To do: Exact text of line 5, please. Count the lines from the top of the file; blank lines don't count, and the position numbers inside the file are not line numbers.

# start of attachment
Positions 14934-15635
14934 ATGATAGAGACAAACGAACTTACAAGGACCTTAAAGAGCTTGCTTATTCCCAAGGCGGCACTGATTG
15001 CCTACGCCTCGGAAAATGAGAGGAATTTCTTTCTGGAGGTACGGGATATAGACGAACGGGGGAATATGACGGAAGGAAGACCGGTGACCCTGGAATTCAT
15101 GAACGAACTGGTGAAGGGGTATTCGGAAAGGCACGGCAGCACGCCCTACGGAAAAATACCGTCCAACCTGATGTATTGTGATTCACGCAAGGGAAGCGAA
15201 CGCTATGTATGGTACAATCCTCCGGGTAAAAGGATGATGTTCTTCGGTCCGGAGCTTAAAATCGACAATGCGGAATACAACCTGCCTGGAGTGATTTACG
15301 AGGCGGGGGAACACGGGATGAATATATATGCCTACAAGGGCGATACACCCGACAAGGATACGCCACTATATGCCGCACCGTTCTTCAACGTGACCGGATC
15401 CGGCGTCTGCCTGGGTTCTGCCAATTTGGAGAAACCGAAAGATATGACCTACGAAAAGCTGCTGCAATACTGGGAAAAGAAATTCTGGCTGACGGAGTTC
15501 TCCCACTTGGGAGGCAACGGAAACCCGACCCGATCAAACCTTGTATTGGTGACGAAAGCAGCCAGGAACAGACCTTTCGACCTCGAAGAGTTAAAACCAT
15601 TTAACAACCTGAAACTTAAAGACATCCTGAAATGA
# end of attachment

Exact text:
15201 CGCTATGTATGGTACAATCCTCCGGGTAAAAGGATGATGTTCTTCGGTCCGGAGCTTAAAATCGACAATGCGGAATACAACCTGCCTGGAGTGATTTACG